healing power of dance

The healing power of dance: talking about it isn’t enough

Sarah* entered the studio eager to move but very aware that dance, which once brought her joy, was very difficult to engage in or initiate. I invited her to merely walk around the space and explore her connection to her movement and body. She began to walk quickly with intensity and a bound energy in her upper torso. I asked her to identify how she felt in this walk, to which she replied, “This is what I do. I push through things and just keep going. This feels familiar, but I don’t want to do this anymore. I want to move forward, but I’m not sure what that looks like or how to do that mindfully and in a healthy way.”  

I invited her to find different ways to walk through the room. Sarah began to walk backward. She mentioned that this actually felt safe and that she could trust herself. She then began to move sideways and slowly began to roll her shoulder with each step. When asked what this movement represented, she said, “My creativity.” This sparked a discussion about her connection to creativity. She was discouraged from indulging her creative side and made to feel like she was an outcast and the black sheep of the family. She didn’t allow herself to be creative.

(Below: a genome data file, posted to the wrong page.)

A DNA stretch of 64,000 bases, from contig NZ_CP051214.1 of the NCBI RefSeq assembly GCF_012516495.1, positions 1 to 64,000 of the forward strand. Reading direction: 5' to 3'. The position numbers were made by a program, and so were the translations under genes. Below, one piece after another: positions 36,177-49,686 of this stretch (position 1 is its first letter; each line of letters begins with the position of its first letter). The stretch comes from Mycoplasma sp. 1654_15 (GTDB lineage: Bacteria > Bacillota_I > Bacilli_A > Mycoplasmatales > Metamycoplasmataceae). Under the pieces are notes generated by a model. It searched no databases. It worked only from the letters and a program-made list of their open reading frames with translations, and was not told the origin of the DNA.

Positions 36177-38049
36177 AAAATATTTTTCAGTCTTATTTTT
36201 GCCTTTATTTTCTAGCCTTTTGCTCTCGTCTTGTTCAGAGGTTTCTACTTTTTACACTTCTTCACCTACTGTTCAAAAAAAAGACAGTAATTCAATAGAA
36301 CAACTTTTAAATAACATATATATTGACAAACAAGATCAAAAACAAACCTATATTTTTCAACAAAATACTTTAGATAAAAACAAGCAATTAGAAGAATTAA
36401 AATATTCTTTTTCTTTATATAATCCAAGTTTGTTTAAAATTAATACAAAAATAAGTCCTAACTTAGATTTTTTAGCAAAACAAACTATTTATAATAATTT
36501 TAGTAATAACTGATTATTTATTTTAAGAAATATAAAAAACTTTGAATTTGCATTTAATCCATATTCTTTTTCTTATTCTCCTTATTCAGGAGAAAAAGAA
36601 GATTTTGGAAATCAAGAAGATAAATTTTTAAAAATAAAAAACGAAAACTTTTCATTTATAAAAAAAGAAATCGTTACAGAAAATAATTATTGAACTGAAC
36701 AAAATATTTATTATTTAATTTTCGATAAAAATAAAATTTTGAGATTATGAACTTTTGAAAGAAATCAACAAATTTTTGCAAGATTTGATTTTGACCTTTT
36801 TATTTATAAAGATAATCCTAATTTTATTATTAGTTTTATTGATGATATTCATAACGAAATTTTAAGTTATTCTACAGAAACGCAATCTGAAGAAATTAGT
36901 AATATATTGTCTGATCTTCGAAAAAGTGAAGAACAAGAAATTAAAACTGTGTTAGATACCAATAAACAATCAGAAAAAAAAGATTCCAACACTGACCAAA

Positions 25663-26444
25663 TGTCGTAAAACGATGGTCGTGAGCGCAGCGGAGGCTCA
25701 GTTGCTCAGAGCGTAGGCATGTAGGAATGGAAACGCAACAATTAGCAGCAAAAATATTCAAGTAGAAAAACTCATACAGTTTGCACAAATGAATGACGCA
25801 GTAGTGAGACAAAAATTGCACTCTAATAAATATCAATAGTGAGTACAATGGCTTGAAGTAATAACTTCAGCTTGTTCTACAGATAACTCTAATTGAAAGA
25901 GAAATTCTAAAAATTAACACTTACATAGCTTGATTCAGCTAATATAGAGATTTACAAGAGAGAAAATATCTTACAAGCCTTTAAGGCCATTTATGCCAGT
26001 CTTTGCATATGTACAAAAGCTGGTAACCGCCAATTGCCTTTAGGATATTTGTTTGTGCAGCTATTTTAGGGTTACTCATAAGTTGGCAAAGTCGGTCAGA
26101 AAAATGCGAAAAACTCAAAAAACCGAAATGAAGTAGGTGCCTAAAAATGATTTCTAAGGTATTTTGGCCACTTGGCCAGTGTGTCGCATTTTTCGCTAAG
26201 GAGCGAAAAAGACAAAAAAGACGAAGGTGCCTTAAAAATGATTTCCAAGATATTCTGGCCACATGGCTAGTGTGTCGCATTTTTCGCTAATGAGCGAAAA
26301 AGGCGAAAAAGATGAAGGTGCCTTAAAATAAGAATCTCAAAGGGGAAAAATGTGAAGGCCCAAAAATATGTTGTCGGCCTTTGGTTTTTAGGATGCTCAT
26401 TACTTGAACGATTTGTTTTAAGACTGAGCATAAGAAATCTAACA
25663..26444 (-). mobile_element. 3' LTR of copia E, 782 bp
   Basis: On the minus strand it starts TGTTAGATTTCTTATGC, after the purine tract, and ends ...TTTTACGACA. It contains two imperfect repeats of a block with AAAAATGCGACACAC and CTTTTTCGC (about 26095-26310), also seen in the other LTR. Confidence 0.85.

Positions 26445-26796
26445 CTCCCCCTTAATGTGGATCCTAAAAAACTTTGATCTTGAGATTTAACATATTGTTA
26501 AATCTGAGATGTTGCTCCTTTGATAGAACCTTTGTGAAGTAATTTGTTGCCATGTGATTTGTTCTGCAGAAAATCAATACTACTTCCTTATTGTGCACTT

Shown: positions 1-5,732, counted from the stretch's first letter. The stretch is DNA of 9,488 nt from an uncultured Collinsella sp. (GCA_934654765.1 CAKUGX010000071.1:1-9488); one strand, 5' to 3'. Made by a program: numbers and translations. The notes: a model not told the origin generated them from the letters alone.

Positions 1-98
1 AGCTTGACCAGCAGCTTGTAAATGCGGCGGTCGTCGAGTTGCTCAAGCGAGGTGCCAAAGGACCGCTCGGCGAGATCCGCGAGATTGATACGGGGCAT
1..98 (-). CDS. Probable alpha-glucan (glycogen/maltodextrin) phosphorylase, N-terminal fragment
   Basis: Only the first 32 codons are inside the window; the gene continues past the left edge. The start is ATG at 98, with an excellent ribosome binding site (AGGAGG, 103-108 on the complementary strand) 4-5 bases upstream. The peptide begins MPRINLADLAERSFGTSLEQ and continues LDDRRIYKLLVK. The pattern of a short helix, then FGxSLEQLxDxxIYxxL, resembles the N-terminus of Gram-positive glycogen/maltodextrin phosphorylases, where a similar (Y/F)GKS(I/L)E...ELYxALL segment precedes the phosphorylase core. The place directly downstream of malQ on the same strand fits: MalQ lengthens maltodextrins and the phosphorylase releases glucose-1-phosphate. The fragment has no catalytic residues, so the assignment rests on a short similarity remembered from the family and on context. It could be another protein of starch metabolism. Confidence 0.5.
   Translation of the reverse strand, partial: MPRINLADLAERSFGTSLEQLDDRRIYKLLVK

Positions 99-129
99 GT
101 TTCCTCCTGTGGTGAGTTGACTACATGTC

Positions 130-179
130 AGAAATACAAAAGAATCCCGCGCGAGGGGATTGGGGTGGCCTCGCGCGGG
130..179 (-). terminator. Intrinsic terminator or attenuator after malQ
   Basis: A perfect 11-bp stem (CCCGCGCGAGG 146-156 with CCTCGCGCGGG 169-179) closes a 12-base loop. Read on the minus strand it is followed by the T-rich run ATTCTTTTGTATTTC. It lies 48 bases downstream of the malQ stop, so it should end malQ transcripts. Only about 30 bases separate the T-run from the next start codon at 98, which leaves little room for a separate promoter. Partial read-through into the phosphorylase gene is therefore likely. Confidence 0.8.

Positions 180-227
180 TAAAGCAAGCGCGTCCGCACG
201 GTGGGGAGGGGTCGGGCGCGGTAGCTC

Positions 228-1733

Tap into your bone density!

Bones are dynamic! Even though they are hard, bones are living and continually changing parts of your body that have cells working on them that are designed specifically to either make new bone or break it down. While it may sound strange that our body would want to break down our own bones, it’s a really important process for keeping the whole entire body healthy! There are a couple of reasons for this, and one is that minerals such as calcium are stored in your bones. Of course, you’ve probably heard this a lot, and heard that calcium is really important for healthy bones. What you may not have heard is that calcium is critically important for many functions taking place in the body, including nervous system activity and muscle contractions, and when your body needs calcium for all of these important things, it is going to have to get it from somewhere. That somewhere is your bones.

“Developing peak bone mass (the most bone mineral possible) in the teenage years through the 30s is the cornerstone of optimal bone health,” says Dr. Dorothy Fink, an endocrinologist and internist at Hospital for Special Surgery in New York City, where she often treats dancers. “There are cells in the body that build bone (osteoblasts) and cells that break it down (osteoclasts). These cells work together every day to keep your bones in the best shape possible.”